by Mitch Kokai
Senior Political Analyst, John Locke Foundation
H.R. McMaster writes for National Review Online about a proper response to the Chinese Communist Party’s misdeeds.
The CCP views freedom of expression as a weakness to be suppressed at home and exploited abroad. The free exchange of information and ideas, however, may be the greatest competitive advantage of our societies. We have to defend against Chinese agencies that coordinate influence operations abroad — such as the Ministry of State Security, the United Front Work Department, and the Chinese Students and Scholars Association — but we should also try to maximize positive interactions and experiences with the Chinese people. Those who visit and interact with citizens of free countries are most likely to go home and question the party’s policies, especially those that stifle freedom of expression. So, the people who direct academic exchanges or are responsible for Chinese student experiences should ensure that those students enjoy the same freedom of thought and expression as other students. That means adopting a zero-tolerance attitude for CCP agents who monitor and intimidate students and their families back home.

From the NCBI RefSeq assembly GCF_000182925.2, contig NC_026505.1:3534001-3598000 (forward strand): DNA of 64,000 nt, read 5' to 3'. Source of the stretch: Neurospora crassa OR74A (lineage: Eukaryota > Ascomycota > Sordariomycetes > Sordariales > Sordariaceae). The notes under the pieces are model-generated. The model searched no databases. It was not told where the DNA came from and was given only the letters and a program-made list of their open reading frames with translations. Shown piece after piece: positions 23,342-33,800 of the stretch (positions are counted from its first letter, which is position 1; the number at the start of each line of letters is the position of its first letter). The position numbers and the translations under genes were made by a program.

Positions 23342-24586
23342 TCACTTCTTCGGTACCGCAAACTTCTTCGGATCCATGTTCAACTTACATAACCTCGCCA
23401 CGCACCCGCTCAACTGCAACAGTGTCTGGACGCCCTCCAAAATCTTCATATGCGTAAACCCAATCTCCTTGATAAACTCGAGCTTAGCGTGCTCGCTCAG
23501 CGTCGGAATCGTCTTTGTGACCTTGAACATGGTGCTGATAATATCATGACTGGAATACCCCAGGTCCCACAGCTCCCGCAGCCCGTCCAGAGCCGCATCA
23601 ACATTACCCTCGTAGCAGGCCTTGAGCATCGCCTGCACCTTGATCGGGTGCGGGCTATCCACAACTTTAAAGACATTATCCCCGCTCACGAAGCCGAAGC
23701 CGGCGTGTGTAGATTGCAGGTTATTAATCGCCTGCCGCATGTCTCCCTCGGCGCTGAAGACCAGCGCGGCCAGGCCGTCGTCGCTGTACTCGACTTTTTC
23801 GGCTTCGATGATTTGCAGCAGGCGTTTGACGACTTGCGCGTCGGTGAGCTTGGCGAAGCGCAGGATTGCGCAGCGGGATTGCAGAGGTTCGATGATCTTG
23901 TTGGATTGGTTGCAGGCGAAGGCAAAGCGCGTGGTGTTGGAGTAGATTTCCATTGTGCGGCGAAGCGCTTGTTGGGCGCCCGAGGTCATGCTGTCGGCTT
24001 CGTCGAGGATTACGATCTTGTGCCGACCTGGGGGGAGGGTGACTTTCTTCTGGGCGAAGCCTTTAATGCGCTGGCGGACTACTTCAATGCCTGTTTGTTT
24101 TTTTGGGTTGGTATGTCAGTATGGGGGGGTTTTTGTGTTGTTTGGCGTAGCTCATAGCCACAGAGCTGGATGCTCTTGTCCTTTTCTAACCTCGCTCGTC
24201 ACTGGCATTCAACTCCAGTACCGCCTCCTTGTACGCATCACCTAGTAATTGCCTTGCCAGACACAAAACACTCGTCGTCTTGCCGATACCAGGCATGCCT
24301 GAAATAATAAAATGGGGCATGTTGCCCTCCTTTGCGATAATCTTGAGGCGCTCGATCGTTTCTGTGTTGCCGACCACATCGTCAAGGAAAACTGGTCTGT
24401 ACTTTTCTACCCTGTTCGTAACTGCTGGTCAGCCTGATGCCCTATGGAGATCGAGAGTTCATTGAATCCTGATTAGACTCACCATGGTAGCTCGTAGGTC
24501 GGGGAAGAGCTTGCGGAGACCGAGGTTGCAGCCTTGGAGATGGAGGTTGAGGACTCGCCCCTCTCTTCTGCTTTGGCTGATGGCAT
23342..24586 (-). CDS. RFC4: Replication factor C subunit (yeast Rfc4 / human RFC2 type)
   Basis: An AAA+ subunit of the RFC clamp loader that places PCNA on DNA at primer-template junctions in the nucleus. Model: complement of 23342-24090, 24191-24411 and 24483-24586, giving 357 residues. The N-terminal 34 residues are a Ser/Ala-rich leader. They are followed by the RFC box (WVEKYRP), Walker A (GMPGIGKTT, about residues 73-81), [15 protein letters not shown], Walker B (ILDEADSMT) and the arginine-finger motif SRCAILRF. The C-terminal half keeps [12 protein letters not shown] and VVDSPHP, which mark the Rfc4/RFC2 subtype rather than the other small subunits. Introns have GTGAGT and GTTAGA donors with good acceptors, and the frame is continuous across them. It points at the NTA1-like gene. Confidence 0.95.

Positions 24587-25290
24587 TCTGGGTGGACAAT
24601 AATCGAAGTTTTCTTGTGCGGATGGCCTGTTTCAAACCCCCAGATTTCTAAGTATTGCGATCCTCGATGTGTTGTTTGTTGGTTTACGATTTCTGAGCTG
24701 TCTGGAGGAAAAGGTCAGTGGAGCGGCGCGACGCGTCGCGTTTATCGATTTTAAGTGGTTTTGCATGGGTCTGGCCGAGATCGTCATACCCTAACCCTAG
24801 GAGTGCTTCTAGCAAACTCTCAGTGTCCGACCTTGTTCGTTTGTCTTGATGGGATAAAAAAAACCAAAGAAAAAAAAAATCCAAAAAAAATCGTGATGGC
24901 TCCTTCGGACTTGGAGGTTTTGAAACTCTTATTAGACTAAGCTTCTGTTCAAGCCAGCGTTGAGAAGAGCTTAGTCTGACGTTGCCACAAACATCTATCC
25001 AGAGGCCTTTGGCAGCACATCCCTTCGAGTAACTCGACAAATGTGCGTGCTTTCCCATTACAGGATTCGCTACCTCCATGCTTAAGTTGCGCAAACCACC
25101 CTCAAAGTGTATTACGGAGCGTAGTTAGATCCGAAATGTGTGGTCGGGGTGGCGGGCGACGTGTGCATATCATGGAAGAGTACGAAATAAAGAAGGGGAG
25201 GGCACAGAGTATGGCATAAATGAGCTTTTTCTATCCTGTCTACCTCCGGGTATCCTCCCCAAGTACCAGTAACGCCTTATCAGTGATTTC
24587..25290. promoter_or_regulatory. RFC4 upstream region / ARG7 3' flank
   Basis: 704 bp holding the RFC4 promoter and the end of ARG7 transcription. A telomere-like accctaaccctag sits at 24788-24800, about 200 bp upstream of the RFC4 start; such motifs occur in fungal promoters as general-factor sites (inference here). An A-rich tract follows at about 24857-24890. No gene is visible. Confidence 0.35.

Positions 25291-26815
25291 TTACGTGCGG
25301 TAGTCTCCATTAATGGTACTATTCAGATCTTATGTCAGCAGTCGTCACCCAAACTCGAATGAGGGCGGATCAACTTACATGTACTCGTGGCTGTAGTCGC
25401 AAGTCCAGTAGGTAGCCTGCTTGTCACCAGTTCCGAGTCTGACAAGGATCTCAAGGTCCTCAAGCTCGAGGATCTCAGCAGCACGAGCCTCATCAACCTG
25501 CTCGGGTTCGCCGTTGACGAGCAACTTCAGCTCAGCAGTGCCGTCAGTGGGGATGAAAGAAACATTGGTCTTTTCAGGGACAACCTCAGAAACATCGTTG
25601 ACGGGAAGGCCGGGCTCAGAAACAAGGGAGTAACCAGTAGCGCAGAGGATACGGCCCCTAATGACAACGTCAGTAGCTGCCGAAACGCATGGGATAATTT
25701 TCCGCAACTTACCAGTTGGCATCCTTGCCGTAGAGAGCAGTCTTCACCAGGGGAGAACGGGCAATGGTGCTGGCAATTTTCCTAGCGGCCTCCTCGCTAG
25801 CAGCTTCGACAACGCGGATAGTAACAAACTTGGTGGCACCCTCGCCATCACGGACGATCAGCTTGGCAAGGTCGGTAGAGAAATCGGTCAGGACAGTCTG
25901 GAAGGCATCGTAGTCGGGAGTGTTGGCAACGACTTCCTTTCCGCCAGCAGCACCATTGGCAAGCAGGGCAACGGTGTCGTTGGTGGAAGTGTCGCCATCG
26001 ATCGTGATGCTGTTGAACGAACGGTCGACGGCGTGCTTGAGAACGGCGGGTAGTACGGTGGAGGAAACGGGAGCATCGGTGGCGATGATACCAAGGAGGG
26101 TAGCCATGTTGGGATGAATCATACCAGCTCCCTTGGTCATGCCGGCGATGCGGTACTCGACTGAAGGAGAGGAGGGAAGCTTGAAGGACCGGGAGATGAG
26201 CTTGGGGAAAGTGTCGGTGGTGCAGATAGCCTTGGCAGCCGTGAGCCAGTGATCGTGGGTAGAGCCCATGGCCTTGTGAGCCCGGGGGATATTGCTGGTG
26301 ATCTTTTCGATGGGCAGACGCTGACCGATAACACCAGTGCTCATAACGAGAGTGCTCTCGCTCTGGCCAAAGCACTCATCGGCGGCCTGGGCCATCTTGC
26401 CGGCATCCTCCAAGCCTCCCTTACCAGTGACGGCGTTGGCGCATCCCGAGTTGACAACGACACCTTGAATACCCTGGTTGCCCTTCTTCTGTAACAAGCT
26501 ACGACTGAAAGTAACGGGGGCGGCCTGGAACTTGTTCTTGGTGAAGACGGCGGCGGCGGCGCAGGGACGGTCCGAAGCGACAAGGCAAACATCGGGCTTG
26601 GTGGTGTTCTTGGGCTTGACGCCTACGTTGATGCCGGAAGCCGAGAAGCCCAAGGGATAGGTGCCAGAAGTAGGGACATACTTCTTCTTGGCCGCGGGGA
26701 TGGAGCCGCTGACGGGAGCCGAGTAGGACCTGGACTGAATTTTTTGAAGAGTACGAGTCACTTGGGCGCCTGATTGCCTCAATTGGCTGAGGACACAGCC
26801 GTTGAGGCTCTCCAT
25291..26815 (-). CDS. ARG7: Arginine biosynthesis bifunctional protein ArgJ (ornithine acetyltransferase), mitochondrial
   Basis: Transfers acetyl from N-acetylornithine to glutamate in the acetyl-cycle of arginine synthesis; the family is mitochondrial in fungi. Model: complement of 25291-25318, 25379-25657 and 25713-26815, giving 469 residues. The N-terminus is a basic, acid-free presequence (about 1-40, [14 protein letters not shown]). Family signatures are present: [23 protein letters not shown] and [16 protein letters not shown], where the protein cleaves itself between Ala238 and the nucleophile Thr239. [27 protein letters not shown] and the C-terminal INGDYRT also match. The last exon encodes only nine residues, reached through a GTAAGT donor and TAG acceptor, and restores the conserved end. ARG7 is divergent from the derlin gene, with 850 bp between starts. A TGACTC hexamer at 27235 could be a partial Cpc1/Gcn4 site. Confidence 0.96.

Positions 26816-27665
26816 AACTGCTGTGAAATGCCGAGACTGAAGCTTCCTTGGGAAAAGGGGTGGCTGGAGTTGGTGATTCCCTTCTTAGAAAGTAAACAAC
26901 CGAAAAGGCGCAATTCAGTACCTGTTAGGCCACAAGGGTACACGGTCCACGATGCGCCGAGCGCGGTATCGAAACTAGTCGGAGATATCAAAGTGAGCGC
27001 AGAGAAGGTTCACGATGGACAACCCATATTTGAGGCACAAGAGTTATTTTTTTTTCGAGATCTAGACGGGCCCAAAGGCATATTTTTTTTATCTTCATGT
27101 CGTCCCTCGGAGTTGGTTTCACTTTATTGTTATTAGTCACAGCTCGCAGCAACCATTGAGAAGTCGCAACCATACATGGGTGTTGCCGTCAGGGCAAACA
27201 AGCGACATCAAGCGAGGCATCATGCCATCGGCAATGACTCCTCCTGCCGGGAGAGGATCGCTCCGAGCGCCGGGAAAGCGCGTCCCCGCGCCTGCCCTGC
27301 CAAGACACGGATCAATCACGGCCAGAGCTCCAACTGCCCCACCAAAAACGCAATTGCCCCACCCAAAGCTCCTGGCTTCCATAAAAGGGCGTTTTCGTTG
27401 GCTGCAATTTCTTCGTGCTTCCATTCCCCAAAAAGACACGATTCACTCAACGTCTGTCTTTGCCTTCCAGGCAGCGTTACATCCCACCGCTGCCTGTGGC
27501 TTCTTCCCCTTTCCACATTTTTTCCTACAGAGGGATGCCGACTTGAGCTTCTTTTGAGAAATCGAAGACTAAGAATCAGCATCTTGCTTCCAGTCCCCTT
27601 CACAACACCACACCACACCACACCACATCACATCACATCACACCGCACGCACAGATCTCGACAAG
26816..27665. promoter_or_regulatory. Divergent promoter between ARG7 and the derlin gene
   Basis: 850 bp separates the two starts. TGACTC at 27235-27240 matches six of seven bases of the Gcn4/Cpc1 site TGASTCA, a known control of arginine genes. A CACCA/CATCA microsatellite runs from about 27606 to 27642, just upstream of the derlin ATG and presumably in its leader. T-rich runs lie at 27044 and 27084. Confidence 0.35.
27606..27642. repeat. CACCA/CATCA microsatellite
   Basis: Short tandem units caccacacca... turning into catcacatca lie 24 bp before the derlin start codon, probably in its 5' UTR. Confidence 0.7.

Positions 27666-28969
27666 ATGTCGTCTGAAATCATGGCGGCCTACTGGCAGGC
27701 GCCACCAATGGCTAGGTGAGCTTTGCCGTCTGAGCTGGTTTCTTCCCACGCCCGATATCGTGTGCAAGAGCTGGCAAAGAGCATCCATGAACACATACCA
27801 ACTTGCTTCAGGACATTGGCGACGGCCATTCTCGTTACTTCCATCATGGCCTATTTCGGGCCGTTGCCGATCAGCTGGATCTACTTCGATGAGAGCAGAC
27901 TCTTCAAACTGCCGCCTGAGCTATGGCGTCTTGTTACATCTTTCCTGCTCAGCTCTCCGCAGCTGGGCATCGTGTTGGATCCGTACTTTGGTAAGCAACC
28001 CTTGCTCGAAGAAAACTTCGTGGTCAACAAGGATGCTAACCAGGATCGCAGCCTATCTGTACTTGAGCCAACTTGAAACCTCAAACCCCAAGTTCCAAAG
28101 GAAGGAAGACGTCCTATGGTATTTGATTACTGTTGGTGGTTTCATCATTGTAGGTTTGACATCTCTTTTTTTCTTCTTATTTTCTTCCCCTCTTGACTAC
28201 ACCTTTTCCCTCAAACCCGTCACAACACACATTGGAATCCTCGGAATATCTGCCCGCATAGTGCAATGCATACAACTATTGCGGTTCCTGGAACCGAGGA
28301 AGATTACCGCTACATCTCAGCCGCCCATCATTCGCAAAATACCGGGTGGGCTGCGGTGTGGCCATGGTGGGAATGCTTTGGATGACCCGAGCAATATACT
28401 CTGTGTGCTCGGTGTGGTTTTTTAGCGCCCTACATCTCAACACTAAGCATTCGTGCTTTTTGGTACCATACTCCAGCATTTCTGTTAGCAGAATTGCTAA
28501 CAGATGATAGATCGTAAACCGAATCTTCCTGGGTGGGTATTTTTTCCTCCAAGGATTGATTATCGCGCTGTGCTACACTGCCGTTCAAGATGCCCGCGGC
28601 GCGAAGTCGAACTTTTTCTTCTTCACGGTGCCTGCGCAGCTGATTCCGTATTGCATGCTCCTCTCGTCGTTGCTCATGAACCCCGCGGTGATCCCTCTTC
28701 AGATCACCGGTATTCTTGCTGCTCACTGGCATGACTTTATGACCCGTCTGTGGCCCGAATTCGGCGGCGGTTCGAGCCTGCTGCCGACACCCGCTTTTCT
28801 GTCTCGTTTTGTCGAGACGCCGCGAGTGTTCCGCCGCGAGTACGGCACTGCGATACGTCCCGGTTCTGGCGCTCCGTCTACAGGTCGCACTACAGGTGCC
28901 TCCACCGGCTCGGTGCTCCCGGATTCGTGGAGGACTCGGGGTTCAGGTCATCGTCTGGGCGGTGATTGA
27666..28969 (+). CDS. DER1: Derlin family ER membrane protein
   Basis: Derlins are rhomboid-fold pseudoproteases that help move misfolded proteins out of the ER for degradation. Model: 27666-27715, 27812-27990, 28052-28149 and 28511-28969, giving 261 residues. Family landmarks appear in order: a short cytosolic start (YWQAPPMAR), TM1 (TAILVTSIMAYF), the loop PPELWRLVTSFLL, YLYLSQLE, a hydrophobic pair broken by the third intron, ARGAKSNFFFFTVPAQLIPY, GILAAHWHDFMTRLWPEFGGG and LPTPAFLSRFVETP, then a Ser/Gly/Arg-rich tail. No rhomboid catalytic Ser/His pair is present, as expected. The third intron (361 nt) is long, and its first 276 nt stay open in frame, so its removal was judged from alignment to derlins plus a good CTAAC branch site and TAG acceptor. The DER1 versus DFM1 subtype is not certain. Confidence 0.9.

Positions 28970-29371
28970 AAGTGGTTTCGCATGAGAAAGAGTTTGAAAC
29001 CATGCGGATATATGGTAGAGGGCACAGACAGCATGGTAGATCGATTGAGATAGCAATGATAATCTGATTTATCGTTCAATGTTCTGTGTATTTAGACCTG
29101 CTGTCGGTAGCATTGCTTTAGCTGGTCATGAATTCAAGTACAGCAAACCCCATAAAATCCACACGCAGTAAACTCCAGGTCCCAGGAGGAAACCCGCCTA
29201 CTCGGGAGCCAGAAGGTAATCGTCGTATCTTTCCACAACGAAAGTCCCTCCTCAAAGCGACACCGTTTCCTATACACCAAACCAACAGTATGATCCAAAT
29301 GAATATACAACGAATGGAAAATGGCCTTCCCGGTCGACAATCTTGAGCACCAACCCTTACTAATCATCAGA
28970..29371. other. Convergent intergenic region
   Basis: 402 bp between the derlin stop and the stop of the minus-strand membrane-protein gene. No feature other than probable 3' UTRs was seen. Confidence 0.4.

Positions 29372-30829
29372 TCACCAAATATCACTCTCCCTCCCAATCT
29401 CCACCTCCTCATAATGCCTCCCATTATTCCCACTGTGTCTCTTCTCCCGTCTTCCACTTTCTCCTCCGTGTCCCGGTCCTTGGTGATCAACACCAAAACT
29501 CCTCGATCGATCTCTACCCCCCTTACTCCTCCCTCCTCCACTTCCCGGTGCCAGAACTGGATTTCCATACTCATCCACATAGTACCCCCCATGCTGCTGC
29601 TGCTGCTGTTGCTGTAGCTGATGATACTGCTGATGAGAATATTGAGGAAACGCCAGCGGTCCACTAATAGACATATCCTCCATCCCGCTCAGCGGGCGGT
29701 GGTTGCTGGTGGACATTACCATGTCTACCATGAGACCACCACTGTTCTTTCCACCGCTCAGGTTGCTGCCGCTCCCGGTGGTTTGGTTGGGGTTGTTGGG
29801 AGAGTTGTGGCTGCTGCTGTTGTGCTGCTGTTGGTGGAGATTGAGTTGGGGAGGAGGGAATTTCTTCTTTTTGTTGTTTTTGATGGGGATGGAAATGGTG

Foreign students at universities abroad, regardless of their country of origin, should gain an appreciation for the host nation’s history and form of governance. When universities and other hosting bodies protect the freedoms that these students should enjoy, it serves to counter the propaganda and censorship to which the students are subjected in their home country. Perhaps most important, Chinese and other foreign students should be fully integrated into student bodies, to ensure they have the most positive academic and social experience.
The protection of students’ ability to express themselves freely should extend to expatriate communities. The U.S. and other free nations should view their Chinese expatriate communities as a strength. Chinese abroad, if protected from the meddling and espionage of the CCP, are capable of making their own judgments about the party’s activities.